The second story is that of Dr. Princess Dennar. She is the former (as of just a couple of days ago) program director of the Tulane University Medicine-Pediatrics program in New Orleans (Medicine-Pediatrics, or Med-Peds, combines training for both adults and kids. It's a specialty that usually requires two separate board exams, meaning it requires that much more commitment and training). Dr. Dennar excelled in her position enough that she was able to interview for Directorship as far back as 2008, but she was told by faculty leadership that they did not want to "change the face of Tulane" and that "White students wouldn't follow or rank favorably a program with a Black program director." This is taken directly from the court case. It bears mentioning that if a student ranks a program lower because they have a Black director, that student probably should not be in medicine - so that is pretty flawed logic. They forced her to settle for a "co-director" position alongside the previous director. Before this time the program faced issues and the Accreditation Council for Graduate Medical Education (ACGME) had already had to investigate them. Dr. Dennar eventually ascended to directorship after a year, and got the program on track (she did 100% of the work even though she only had 50% of the title). The program (and their Associate Dean of Graduate Medical Education Dr. Jeffrey Wiese) still did not publicly announce her sole directorship until they could get a White assistant director (again, to help recruite White students), an entire year later. Dr. Dennar was then undermined at multiple turns - they removed her access to vital medical resources, didn't support her accreditation at institutions where she should have been able to practice, left her out of meetings. I know it's tempting to ask if this is for real. So then we have to look at the fact that Wiese has eight (count them, 8) cases of discrimination filed against him from trainees (students and residents) (that's what the ACGME had been aware of prior to all of this). In addition, Wiese implemented use of a tool called ATLAS to "help" in their ranking of interview applicants which was specifically designed to rank residency applicants from majority-Black medical schools lower. Read that again. There is no logical reason for such an algorithm - Black students are no different than White students in terms of intelligence or brain power - if anything, they often face more obstacles and still achieve. So the ATLAS program is rooted in racism. After all of this, Dr. Dennar has been inexplicably terminated in what appears to be retaliation for calling out the racism in her colleagues and her institution, one that routinely expresses a "commitment" to fighting racial discrimination and which is in a city where many of the patients are Black, Brown, and other People of Color.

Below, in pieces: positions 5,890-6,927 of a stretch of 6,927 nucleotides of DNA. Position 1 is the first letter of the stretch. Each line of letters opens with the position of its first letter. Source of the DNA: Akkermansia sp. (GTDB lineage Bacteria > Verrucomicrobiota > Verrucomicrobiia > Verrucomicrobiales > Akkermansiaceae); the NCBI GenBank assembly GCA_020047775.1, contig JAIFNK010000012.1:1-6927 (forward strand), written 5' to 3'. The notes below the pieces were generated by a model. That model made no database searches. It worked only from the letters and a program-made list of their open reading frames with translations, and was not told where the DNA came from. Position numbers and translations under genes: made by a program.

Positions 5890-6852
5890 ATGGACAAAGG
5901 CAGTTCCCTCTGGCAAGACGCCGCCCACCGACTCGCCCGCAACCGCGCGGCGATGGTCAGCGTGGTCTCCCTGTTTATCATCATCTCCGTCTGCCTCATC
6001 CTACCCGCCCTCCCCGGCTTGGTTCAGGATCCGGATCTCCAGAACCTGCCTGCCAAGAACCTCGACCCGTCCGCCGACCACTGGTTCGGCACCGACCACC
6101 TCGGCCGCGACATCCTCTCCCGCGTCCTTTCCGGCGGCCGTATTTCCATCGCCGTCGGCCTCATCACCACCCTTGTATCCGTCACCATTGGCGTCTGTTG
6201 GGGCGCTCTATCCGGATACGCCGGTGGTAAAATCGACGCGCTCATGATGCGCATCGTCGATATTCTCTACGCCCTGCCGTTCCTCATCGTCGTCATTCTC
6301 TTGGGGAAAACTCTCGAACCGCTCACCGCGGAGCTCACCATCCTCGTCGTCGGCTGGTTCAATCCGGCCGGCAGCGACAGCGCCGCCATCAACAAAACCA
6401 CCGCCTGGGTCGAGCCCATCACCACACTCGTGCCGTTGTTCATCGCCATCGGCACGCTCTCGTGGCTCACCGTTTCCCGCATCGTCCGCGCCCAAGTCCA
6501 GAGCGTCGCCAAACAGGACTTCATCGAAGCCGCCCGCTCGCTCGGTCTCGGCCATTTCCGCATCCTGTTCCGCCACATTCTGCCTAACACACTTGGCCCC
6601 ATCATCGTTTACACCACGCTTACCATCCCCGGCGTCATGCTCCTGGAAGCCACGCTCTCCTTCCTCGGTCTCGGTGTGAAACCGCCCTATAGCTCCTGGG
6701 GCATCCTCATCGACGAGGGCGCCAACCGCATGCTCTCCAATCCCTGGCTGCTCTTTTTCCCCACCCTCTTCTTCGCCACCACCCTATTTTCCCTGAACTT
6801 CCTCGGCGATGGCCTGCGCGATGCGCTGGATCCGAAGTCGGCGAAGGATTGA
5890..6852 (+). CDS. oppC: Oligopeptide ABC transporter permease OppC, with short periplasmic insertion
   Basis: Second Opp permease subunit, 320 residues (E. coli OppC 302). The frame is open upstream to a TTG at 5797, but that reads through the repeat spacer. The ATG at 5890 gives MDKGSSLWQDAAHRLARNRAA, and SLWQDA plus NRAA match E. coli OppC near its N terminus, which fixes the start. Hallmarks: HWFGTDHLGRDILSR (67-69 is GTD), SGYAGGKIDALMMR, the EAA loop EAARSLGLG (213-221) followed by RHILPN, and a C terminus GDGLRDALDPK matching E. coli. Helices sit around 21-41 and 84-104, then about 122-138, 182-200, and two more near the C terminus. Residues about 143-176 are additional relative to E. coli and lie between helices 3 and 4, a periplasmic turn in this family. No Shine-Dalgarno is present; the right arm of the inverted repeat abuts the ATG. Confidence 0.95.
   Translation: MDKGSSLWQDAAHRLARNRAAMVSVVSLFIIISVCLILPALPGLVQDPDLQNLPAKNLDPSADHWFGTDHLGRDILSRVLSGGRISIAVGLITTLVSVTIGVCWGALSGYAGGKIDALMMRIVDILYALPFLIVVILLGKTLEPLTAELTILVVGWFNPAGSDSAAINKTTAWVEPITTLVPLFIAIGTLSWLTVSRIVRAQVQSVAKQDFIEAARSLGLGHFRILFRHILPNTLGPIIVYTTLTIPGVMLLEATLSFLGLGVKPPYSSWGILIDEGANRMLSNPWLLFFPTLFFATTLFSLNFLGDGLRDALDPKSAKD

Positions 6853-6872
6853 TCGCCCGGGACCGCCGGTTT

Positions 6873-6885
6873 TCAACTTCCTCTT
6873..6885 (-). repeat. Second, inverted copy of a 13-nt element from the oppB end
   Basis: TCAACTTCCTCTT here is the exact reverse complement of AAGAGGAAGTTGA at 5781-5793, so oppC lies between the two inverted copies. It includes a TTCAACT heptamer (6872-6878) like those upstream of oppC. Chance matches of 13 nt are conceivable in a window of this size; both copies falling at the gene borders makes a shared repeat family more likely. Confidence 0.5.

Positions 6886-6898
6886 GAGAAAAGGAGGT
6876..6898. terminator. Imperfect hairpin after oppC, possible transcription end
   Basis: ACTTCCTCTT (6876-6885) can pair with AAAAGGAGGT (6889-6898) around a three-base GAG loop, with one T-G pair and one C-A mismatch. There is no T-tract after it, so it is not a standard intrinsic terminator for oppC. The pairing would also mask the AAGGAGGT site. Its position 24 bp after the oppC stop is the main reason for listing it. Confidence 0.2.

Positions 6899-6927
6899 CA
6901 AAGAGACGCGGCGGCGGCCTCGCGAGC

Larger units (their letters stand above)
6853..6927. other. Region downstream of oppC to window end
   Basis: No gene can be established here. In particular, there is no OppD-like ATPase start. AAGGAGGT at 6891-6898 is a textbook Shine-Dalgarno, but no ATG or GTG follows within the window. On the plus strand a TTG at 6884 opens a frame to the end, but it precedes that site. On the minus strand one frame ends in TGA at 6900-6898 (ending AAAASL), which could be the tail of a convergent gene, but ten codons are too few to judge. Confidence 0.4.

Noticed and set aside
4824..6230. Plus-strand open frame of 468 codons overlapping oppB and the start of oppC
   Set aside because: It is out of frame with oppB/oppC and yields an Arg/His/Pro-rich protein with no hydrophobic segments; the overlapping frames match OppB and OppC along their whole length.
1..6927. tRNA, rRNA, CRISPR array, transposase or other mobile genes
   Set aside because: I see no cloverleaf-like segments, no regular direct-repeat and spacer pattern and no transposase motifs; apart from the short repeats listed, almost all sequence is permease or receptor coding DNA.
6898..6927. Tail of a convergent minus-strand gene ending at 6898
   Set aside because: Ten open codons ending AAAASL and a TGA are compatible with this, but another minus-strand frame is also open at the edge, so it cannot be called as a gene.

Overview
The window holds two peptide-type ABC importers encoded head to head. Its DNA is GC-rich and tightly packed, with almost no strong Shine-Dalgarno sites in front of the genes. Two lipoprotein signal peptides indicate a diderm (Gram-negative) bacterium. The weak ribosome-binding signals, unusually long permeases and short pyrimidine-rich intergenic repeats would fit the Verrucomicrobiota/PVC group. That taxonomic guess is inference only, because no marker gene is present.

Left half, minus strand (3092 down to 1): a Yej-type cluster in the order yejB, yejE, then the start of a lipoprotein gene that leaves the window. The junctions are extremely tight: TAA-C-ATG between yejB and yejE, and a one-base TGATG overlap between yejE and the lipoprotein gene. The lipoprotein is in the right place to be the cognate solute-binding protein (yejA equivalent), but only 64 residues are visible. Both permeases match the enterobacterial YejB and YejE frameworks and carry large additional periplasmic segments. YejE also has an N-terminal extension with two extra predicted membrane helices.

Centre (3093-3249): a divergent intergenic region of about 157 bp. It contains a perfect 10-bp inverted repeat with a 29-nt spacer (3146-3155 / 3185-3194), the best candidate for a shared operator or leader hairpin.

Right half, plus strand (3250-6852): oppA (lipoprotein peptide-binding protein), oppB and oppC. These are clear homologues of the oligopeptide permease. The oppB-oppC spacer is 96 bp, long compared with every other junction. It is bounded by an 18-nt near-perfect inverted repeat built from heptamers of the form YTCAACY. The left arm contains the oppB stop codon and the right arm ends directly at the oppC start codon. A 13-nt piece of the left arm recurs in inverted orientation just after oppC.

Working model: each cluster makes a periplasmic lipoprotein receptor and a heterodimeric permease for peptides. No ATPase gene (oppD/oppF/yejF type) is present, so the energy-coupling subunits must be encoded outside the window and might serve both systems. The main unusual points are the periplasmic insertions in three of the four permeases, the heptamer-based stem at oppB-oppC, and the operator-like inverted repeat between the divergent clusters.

Nearly ten years ago (oof, I feel old), a student in the medical school class behind me often brought up topics of racism in healthcare. At the time, many of us ignored him or dismissed his efforts. I regret every moment of that because it is only in recent years that I have realized that he was ahead of his time (and yet long overdue).


I might not write this post if students were being made uncomfortable or had complaints about these two individuals. But in both cases, and in so many other cases of discrimination against Black/PoC women in medicine, the students and residents have shown up in droves expressing support for the women facing discrimination and horror at their institutions' administrations. If medical institutions are failing at anti-racism, how can we provide anti-racist healthcare to our patients?


Below I've include articles on Dr. Khoury, Dr. Dennar (and her court case), and a link to a GoFundMe for Dr. Dennar's legal fees, as well as an article written by Dr. Uché Blackstock (who co-wrote the piece I shared yesterday on vaccine distribution). We are encouraging pre-med and medical students and residency applicants to avoid Kaiser Permanente School of Medicine and Tulane Med-Peds (#DNRTulane) (though the racial discrimination is apparently not just limited to the Med-Peds department). These institutions need to make profound changes and take real steps to erase their toxic environments before they can be trusted with trainees.